“That’s ridiculous.  The justice system doesn’t work that way.  When the police hear that I’m out, they’ll be here in minutes.  They’re probably already on their way.”
They spent a nervous day at the home.  Every siren was coming their way.  Every car outside was his last ride as a free man.  Darkness drew its blanket over the city of lights, and Petros was still free.  He knew something had happened while he was in that hospital, but he couldn’t figure out what it was.  Papa Bear was dead.  Could his influence have been so strong that it reached beyond the grave?  Surely not.
In the morning, after a night of light sleep, Petros was still a free man.  They made plans, had lunch as a group, and in that simple act, cemented their future together.  That night, an officer arrived at their door.  Petros answered it, almost relieved that the hammer of justice was finally coming down.  The officer didn’t berate him, didn’t tackle and shackle him, didn’t even mention what he had done in a time that seemed like years ago.  He just handed Petros a letter and drove away.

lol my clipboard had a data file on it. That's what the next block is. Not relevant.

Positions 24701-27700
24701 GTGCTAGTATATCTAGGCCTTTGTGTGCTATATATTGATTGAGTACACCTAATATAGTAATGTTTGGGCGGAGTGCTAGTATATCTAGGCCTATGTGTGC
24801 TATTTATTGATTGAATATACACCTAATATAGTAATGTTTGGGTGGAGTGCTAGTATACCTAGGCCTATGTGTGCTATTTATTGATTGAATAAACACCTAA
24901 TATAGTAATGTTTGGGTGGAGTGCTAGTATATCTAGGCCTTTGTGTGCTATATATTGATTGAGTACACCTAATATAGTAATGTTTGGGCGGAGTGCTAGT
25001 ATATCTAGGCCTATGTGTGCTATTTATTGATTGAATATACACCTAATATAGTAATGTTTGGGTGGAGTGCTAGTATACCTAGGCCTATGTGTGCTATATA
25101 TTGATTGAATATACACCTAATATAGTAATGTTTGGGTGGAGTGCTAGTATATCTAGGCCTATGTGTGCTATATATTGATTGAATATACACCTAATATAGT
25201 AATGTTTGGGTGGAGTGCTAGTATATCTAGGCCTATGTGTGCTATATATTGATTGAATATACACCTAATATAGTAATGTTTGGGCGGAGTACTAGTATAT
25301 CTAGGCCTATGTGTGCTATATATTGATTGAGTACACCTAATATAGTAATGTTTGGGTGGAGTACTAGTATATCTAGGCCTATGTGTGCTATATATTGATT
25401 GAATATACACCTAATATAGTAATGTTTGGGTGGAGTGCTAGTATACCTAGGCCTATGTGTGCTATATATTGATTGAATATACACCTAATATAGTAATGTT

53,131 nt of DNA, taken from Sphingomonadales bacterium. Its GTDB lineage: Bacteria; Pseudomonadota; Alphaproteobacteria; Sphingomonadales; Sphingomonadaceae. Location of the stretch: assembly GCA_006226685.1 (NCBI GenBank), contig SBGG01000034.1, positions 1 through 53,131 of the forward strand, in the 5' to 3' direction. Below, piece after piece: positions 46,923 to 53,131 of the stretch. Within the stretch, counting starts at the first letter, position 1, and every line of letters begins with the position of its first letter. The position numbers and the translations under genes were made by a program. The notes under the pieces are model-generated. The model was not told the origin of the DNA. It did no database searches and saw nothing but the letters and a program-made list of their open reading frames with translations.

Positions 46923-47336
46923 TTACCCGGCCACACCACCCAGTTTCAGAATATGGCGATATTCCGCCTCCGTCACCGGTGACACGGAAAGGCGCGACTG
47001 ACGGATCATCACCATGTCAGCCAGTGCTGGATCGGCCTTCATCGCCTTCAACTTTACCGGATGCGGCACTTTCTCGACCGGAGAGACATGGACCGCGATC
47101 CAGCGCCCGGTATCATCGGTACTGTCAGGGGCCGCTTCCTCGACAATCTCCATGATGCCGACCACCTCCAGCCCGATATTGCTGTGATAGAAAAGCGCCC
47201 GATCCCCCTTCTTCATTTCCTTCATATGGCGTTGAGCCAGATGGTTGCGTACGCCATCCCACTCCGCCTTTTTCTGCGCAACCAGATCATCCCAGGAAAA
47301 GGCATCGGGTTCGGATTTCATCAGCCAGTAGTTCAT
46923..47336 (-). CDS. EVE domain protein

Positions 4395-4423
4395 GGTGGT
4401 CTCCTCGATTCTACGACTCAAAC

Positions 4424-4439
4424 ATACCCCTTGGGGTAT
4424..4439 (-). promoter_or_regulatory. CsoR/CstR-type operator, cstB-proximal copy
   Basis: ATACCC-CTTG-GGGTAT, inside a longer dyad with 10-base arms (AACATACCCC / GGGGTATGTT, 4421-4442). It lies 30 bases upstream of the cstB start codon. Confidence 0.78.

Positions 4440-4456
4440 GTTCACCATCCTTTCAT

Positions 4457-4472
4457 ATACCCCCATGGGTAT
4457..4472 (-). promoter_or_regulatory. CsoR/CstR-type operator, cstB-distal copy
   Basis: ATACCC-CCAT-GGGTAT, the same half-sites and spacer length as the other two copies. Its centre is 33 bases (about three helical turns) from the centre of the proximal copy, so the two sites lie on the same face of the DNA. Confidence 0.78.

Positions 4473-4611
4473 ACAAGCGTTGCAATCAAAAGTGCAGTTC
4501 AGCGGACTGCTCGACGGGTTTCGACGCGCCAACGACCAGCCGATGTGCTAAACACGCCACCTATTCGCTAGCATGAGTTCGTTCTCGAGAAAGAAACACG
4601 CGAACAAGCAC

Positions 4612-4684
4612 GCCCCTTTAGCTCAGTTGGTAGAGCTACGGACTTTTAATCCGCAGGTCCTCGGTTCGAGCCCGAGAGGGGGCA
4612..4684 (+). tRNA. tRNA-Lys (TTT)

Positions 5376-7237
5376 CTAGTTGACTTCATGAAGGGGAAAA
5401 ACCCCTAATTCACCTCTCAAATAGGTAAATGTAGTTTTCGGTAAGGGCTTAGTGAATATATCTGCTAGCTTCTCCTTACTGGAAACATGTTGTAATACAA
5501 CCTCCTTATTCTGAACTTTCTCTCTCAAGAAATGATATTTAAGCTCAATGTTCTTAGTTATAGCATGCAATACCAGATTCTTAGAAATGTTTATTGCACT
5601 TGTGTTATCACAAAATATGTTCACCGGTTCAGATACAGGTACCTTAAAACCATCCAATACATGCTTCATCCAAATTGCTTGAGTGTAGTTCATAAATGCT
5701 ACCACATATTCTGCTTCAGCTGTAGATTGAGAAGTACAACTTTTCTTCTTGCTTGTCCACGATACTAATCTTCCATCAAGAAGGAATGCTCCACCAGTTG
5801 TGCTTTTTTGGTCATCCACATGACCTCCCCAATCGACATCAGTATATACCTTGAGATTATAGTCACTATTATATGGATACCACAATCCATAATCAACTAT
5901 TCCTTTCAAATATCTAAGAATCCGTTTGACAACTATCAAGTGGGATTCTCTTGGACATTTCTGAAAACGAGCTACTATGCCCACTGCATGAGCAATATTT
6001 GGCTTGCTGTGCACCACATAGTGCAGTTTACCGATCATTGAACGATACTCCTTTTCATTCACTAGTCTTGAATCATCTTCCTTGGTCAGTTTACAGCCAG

Petros could hardly believe it.  He staggered back inside and collapsed onto the couch.  
“What is it, Pet?” Juliette said, sitting next to him.
“They didn’t…I should be…”  He was at a loss for words.
Adam smiled at him.  “I told you.  That man was a magician.”
Gwynne saw the envelope in his hands.  “What’s that?”
Petros glanced at it as if seeing it for the first time.  “I don’t know.”
Juliette nudged him, which made him wince.  “Open it, Pet!  Sweet Jesus!  Don’t leave us all in suspense.”
Petros tore the end of the envelope off and eased the letter out.  It was a legal statement, typed on elaborate letterhead, on paper of such high quality that he felt bad it ever got folded.  He scanned the words, not believing exactly what was in front of him.  Papa Bear, whose name he learned in the letter, finally, had left him something in the will.  He read the letter three more times before it sunk in.